US stocks gained, pushing the Standard & Poor’s 500 Index to a fresh record, as investors focus on whether Fed would cut its monetary support amid budget negotiations in Washington.
The S&P 500 climbed 0.2% to 1,808.37 at 4 p.m. in New York, surpassing its previous record of 1,807.23 set on November 27. The Dow Jones Industrial Average rose 5.33 points, or less than 0.1%, to 16,025.53. The Nasdaq Composite Index climbed six points, or 0.2%, to 4069, setting a 13-year high. About 5.6 billion shares changed hands on U.S. exchanges, 8.9% below the three-month average.
Gary Flam, portfolio manager at Bel Air Investment Advisors in Los Angeles, said he expects stocks to hold onto this years gains as long as the Fed is perceived to be managing the wind-down of its bond-buying program.
“If investors feel that the Fed is tapering due to economic strength, and that theyre in control and there wont be a surge in interest rates, then it will be supportive of equity prices,” said Mr. Flam, whose firm has about $7 billion under advisement. He and many other investors say they arent planning any big changes to their strategy for the remainder of the year, particularly given 2013s big gains.
Richard Fisher, Feds President of Dallas, said in a Chicago speech that the Fed needs to begin tapering “at the earliest opportunity,” as the current pace of stimulus “comes at a cost that far exceeds its purported benefits.”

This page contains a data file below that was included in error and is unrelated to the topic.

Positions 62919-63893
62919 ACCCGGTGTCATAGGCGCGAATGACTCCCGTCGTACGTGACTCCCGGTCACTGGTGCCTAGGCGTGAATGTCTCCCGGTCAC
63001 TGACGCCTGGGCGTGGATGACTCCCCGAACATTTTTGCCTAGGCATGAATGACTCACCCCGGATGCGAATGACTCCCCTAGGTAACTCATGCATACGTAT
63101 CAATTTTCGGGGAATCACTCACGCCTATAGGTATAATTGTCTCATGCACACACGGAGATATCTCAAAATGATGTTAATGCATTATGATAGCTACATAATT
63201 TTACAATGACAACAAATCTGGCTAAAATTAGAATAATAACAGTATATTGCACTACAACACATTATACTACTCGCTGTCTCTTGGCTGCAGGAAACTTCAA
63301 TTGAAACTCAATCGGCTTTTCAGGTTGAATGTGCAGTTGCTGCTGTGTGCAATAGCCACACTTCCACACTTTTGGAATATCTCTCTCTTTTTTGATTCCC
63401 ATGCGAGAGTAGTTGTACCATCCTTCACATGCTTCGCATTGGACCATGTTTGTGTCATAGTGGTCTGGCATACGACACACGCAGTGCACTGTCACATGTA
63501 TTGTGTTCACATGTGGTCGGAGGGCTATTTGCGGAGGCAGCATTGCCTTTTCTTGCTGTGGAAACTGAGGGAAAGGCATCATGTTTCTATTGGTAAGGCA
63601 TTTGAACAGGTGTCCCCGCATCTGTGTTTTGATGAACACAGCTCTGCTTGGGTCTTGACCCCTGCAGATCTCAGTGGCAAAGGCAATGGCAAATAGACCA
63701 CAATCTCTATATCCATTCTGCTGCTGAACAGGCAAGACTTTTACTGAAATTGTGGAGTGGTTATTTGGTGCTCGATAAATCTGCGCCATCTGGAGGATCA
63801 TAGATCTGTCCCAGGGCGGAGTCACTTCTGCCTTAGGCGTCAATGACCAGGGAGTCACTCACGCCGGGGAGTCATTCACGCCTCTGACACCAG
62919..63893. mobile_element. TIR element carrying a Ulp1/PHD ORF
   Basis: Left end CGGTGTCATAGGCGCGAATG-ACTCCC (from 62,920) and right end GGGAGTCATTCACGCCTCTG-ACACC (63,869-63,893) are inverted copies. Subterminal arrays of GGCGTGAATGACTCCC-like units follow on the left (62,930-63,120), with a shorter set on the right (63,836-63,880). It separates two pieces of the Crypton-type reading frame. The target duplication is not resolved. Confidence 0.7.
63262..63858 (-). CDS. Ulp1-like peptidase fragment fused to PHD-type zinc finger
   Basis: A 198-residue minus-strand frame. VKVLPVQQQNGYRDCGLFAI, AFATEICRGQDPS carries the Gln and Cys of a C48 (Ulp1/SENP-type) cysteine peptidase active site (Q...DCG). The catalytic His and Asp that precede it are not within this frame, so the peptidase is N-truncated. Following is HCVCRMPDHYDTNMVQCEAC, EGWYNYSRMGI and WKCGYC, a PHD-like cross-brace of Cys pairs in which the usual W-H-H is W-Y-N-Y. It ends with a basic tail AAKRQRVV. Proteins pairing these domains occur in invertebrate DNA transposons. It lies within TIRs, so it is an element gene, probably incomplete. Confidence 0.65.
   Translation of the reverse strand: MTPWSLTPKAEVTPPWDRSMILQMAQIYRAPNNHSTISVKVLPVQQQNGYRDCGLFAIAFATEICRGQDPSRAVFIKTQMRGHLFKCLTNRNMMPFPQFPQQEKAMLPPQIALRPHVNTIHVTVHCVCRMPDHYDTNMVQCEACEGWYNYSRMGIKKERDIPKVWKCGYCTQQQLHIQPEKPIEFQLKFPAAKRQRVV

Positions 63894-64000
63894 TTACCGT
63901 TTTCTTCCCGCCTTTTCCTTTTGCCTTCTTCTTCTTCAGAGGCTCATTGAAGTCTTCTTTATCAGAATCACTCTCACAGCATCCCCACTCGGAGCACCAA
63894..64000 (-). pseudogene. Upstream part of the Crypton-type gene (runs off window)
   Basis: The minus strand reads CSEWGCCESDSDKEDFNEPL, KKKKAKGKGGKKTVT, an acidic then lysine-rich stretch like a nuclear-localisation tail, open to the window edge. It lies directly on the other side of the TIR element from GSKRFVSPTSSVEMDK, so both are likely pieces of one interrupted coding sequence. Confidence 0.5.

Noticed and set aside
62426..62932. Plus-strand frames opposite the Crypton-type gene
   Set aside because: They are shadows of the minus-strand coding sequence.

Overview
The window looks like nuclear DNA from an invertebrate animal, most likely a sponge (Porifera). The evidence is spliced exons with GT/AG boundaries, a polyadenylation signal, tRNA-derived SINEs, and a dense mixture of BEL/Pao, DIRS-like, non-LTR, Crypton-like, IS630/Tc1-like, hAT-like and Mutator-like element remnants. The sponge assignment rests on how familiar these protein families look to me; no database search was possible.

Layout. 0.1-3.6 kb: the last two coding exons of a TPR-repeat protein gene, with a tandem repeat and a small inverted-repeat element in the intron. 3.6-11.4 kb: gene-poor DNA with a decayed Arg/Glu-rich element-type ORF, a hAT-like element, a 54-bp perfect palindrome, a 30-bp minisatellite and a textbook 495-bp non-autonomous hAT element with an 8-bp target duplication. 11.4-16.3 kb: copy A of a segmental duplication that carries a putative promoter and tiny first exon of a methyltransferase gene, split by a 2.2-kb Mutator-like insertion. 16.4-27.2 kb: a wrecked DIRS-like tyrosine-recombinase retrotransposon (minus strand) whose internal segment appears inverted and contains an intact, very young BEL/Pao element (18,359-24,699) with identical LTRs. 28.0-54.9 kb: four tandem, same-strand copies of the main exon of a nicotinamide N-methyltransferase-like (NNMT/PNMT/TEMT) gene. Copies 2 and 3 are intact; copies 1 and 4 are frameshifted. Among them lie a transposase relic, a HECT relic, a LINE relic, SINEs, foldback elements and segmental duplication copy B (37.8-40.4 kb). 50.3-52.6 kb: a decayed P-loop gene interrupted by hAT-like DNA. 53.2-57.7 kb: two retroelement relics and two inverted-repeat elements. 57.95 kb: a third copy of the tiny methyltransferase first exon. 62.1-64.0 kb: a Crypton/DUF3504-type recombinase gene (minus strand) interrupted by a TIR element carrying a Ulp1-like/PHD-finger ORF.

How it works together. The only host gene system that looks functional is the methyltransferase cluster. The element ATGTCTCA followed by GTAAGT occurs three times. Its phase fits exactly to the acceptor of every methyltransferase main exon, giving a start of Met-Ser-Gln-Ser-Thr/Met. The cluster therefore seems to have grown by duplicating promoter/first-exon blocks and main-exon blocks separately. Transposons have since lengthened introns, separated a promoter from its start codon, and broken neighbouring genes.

The central bank will also be watching the outcome of U.S. budget talks. Fed officials cited the drag from fiscal policy in their October 30 statement and Jeffrey Lacker, president of the Richmond Fed, said in a speech today that U.S. budget uncertainty is also weighing on business hiring and investment decisions.
In corporate news, McDonald’s plunged 1.1% to $95.72 for the biggest drop in the Dow. The world’s largest restaurant chain said sales at stores open at least 13 months rose 0.5% last month, trailing analysts’ estimates. Analysts projected a 0.6% increase, the average of 14 estimates from Consensus Metrix.
Abercrombie & Fitch Co. lost 2.2% to $34.10, bringing its decline this year to 29 percent. Chief Executive Officer Mike Jeffries got a new contract with the teen-apparel retailer amid weakening earnings and a call by shareholder Engaged Capital LLC for him to be replaced.
Sysco added 9.7% to $37.62. The company will pay $3 billion in common stock and $500 million in cash. Sysco, which will also assume about $4.7 billion US Foods’ debt, said it has secured fully committed bridge financing for the transaction.
Given Imaging shares soared 27% after the company, which makes ingestible pills that take photos inside patients bodies, agreed to be acquired by Covidien COV +0.09% for $860 million. Covidien shares edged higher.